Movie Review: Scary Stories To Tell In The Dark

To be fair, I didn’t read the books, know anything about them, or even watch the trailer for this movie before diving in. My expectations were fairly low, and that usually means good things happen. Wanna watch the trailer? Click here.

I did see about fifteen seconds of the trailer, so I knew that Harold is a scarecrow/pumpkin-face guy that kills a teenager. That’s it. But a lot more than that happened… Even though I’d love to see Harold get his own movie. That’s a lie. I hate sequels/spin-offs.

Without any more wandering words, let’s discuss. Was this a good movie? A bad movie? A movie without enough pumpkins? Maybe all three!


Diverse/Compelling Characters

Pillsbury Dough Boy turned… something

The movie’s strongest part is the first 45 minutes. It does character development extremely well, and is a perfect mix of comedy/horror, which I usually hate. Ramon (how do I spell this name?) is a solid not-quite-main character, and the curly-haired black kid that is NOT named Auggie is very funny. Each character is different, something not all movies can say, and I genuinely liked three of them.

Oh, black-hair-curly-kid’s name is actually named Chuck. You’re welcome, reader. I did some research.

1/2 Deaths are well-done/Creepy

Around half of the deaths are either unique or well-done, sometimes both. The first one is by far the strongest. I won’t spoil things for you, but there is a pitchfork, a lot of straw, and some more straw from the eyeballs. I don’t think I’ve ever seen somebody die like that before, which is saying a lot, because I’ve seen way too many horror deaths.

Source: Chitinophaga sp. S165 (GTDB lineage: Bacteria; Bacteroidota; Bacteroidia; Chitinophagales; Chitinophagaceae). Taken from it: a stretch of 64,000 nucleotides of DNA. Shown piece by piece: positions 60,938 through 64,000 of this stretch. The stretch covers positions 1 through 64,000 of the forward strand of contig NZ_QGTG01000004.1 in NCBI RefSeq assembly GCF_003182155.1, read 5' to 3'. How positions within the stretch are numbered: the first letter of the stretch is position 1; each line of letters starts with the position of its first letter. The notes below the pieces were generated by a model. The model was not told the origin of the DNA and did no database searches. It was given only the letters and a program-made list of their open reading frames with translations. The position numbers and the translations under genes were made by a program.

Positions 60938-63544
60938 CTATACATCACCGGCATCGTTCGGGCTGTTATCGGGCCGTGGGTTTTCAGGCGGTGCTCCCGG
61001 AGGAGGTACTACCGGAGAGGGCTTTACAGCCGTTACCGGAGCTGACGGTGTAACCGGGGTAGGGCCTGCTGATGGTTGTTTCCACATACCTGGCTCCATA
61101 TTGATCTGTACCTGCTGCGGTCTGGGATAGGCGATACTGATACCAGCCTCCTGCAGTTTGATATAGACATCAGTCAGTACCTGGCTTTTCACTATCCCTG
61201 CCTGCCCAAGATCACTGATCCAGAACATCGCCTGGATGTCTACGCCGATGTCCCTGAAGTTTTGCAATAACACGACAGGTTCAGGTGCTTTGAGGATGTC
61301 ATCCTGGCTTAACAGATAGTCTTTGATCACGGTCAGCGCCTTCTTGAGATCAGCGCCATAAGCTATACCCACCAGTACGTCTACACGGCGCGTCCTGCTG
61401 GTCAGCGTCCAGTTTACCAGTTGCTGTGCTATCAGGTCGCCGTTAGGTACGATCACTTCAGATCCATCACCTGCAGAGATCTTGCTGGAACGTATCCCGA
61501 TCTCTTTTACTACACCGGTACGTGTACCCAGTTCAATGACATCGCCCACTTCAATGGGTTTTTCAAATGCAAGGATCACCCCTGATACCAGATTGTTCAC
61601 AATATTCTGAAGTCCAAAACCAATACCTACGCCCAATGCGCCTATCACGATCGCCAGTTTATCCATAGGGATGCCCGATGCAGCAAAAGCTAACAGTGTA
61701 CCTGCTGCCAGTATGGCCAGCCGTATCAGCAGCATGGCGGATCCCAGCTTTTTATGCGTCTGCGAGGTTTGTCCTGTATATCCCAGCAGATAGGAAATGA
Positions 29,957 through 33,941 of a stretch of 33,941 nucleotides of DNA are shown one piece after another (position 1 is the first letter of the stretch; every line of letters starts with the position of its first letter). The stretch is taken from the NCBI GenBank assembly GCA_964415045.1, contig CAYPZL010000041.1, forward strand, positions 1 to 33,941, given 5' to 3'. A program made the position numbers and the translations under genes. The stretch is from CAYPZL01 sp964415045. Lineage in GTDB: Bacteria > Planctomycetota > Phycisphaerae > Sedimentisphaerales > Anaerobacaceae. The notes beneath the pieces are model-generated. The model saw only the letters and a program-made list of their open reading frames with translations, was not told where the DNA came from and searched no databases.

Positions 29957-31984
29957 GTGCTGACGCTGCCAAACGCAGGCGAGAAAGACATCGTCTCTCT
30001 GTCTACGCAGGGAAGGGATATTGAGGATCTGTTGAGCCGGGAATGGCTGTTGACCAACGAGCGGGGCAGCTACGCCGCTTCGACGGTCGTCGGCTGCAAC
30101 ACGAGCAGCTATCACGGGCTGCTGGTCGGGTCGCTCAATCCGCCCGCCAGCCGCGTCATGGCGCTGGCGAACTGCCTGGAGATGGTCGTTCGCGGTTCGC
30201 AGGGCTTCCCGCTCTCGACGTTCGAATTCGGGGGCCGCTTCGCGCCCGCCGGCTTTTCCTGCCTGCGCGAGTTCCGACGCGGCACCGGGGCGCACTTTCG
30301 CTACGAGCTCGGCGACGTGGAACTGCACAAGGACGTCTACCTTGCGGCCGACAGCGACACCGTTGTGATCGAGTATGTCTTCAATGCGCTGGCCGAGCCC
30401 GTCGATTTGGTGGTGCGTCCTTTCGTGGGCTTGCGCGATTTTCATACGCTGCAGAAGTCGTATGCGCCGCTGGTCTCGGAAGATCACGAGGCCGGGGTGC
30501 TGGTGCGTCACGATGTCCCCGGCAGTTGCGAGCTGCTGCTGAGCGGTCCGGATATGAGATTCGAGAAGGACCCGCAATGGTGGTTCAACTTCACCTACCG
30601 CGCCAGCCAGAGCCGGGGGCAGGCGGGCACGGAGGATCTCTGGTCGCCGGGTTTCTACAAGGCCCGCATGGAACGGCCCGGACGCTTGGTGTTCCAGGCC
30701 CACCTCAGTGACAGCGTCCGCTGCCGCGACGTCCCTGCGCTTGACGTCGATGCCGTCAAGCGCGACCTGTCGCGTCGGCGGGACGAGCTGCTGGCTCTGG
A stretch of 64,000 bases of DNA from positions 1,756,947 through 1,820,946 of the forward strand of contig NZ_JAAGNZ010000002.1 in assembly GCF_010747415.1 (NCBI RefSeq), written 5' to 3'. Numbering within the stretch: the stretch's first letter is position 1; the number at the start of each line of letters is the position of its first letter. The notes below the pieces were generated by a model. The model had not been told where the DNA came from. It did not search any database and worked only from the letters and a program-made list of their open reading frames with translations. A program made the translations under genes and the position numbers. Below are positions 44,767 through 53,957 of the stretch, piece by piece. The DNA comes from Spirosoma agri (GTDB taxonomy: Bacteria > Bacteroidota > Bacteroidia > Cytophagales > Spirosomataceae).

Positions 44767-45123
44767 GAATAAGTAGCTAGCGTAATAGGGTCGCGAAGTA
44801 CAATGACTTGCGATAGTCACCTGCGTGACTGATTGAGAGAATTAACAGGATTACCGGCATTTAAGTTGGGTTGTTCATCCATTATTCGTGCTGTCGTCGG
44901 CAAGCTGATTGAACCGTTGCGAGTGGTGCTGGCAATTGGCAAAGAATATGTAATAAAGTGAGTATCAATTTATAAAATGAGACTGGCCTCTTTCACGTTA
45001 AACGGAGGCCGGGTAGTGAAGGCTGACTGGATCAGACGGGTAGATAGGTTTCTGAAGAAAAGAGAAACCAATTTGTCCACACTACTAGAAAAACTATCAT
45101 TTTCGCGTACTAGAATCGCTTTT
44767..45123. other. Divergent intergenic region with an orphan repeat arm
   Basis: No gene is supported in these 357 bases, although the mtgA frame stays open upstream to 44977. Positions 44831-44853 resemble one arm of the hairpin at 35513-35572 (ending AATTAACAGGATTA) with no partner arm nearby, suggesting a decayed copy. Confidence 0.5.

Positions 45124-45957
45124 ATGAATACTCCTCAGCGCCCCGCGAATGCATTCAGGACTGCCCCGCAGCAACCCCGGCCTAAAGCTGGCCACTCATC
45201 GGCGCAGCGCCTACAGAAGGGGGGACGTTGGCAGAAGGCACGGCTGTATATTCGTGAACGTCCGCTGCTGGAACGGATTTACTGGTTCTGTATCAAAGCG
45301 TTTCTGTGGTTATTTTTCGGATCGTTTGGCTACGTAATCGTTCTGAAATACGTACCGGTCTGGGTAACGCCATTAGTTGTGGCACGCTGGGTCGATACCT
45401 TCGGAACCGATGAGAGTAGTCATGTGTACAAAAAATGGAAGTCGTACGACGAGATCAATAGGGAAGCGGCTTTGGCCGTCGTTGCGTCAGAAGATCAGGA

Time Period (60’s) is Fun and Not Forced

Not all movies set in previous decades are good. Sometimes, the theme is way too forced. Although I never understood why this movie is so fixated on Richard Nixon, the majority of its 60-ness is enjoyable and not shoved down your face. It was just enough so I never forgot we were in the 60’s, and a few too many uses of the word “flic,” but besides that I loved the time period. Also, the clothing.


Cliched Basis

I kind of expected this to be the case, but Scary Stories is really just another example of the trope we’ve seen a hundred times. “Outcast kids mess with some dark stuff (after escaping bullies) and are haunted for a while.” Granted, this movie had a different ending than most in the cliche, and I appreciate that. But its best moments are its unique moments, and those tend to disappear after the first hour.

Doesn’t follow its own rules

When they first “attract” the haunting and start to do some research, there are some “rules” set down. One person is gone every night, and they just kind of… vanish. Except that’s not true for two people, one of whom is a scarecrow and one of whom is in the hospital, basically dead. So at the end, after everything’s happy-ish again, they should both be okay, right? Nope, only one is okay. There is no explaining for this.

Stay on your pole, Harold. It’s better up there.

As for the other rule, not one, not two, but three people are taken or almost-taken on the final night. Once again, no explaining. So my rule about rules is this: either don’t make the rules, or follow the rules, because now I’m just confused.


This is a solid movie, and would be worth the price of a movie ticket if tickets were 1/2 what they are. So… rent it at your house and then maybe rent it again a year later. It’s one of those.


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